Real-time searches offer the most promise, Mudd said.

If you search Google news, the results will be recent, but not live. That’s where TWITTER’S SEARCH comes in. It searches the site’s micro-blog posts by the second, allowing users to see what’s buzzing on the Web at any instant.

FACEBOOK and FRIEND FEED also are experimenting with real-time searches, according to news reports. But each of these searches operates only within its own social network. SCOOPLER is another real-time site that’s trying to aggregate info from all of these sites.

And all of these are seeing more competition, as two new sites—TWEET ME ME and ONE RIOT—launched new or updated real-time searches on Tuesday.

Nova Spivack, a technology developer who writes about search engines, said sites that forecast trendy topics will become more prominent. Knowing what will be trendy tomorrow is becoming valuable to more people, he said. Search trend predictions will be valuable to people interested in news in much the same way as stock forecasts are valuable to financial industry workers.

“The topography of the Web is shifting much faster. Instead of happening kind of glacially, you’re on the beach right where the water is coming in and it’s constantly changing the way the sand is laid out,” he said.

Other search sites are just trying to get smarter, with some acting as giant data crunchers.

The much-talked about Wolfram Alpha, or Alpha for short, harnesses massive computing power to answer users’ questions, even if they’re never been answered on the Web before.

“It’s not a new Google. It’s not supposed to be. It’s a new thing. It’s very complementary, in a way, to what search engines do,” said Theodore Gray, co-founder of Wolfram Research, which created Alpha.

People need to get away from the idea that every 3-inch-long search bar online acts just like Google and Yahoo!, he said.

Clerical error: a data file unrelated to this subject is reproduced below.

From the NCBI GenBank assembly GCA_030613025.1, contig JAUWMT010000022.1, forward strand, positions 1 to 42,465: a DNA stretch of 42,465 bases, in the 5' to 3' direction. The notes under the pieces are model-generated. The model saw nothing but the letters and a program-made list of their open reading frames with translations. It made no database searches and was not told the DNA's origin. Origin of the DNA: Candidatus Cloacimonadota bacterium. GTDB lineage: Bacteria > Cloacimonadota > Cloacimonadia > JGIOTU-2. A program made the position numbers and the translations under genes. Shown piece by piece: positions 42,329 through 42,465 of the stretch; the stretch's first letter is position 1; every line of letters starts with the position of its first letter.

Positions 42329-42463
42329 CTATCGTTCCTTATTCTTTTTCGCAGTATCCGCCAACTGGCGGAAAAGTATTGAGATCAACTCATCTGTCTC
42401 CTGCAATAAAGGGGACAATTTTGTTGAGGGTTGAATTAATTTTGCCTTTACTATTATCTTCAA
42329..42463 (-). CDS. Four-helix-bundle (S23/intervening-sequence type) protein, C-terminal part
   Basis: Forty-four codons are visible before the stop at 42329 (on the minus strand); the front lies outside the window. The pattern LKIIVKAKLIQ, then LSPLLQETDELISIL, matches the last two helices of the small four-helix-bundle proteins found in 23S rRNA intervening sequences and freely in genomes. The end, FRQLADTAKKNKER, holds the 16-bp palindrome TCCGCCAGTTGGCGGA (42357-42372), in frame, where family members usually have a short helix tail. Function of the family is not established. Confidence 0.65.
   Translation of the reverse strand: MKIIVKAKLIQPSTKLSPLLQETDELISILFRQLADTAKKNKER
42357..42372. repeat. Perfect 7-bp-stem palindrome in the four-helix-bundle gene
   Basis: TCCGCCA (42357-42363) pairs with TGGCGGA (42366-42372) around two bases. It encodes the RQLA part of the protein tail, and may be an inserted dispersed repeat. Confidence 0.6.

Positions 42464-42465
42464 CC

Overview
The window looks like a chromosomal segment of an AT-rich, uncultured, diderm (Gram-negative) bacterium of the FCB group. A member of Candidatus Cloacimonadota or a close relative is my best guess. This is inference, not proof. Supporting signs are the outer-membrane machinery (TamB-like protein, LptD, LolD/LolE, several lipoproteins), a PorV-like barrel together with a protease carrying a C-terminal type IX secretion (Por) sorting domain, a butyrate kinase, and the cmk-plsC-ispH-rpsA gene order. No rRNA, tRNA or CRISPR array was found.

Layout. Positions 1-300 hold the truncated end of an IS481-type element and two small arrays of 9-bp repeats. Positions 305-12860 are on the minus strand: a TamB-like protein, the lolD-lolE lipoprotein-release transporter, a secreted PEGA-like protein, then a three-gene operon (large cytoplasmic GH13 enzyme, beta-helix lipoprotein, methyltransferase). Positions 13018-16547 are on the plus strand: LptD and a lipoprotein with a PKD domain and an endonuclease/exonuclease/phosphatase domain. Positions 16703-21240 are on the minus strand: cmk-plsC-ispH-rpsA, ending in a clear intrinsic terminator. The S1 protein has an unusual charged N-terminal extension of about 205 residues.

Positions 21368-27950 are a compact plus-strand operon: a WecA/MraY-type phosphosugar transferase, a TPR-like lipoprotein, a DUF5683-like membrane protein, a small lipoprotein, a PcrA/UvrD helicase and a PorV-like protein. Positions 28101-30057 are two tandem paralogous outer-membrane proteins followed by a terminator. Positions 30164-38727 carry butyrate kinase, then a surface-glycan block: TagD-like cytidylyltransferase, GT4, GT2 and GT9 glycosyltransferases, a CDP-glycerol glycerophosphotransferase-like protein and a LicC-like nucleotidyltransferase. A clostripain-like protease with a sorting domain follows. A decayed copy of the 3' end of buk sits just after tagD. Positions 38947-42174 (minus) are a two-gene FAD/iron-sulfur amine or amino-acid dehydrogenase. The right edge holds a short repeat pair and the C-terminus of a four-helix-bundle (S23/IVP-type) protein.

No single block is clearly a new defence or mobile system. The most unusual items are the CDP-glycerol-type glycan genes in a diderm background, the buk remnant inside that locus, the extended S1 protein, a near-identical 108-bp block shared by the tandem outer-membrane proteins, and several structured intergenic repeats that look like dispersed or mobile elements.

If you ask Google a question, the search engine’s computers scan the Web for matching search terms and come up with answers that make the most sense statistically. Alpha, by contrast, pulls information from existing data sets that have been approved by the site’s math-minded staff. The site then computes an answer to your question.

An example will help this make sense.

Say you wanted to find out nutritional information for your favorite recipe. On Google, you would have to search each ingredient individually and then add the calories and fat grams together yourself. WITH ALPHA, you can type in the full recipe and the site produces a completed graphic that looks like it came right off the side of a cereal box.

Some search sites are trying to get better at understanding what their users want.

Twine, a social site created by Spivack, soon will start incorporating information about its users into a search function, he said. Some of the information comes through a user’s search history. The site also will ask users to rank search results by their relevance to your interests.

“Right now, one of the problems with search is that it’s really one-size-fits-all. It’s not very personalized,” Spivack said. “The fact is when I’m searching for certain kinds of things, the way that the results should be ranked might quite be different than if someone with a very different background or interests was searching for those same things.”

So if you’re someone who is into heavy science, a search about evolution might yield more academic papers. If you’re a person whose Web interests lean more toward pop culture, an evolution search might turn up photos and more basic information.

Helping computers understand the information that’s online is the next step in making searches more personal, Spivack said.

It’s unclear which companies, if any, will be able to accomplish this, but Google appears to be working on that problem as well as others.

At an event on Tuesday, Google announced a new “show options” feature as part of its search. Users can use the function to see new ways search results are linked, such as through timelines or a “Wonder Wheel,” which displays visual relationships between search terms.

And in a staff letter published last week on GOOGLE’S BLOG, company co-founder Sergey Brin wrote about making searches more intelligent.

“Perfect search requires human-level artificial intelligence, which many of us believe is still quite distant,” he wrote. “However, I think it will soon be possible to have a search engine that ‘understands’ more of the queries and documents than we do today.

“Others claim to have accomplished this, and GOOGLE’S SYSTEMS have more smarts BEHIND THE CURTAINS than may be apparent from the outside, but the field as a whole is still shy of where I would have expected it to be.”


Posted by Elvis on 05/16/09 •
Section General Reading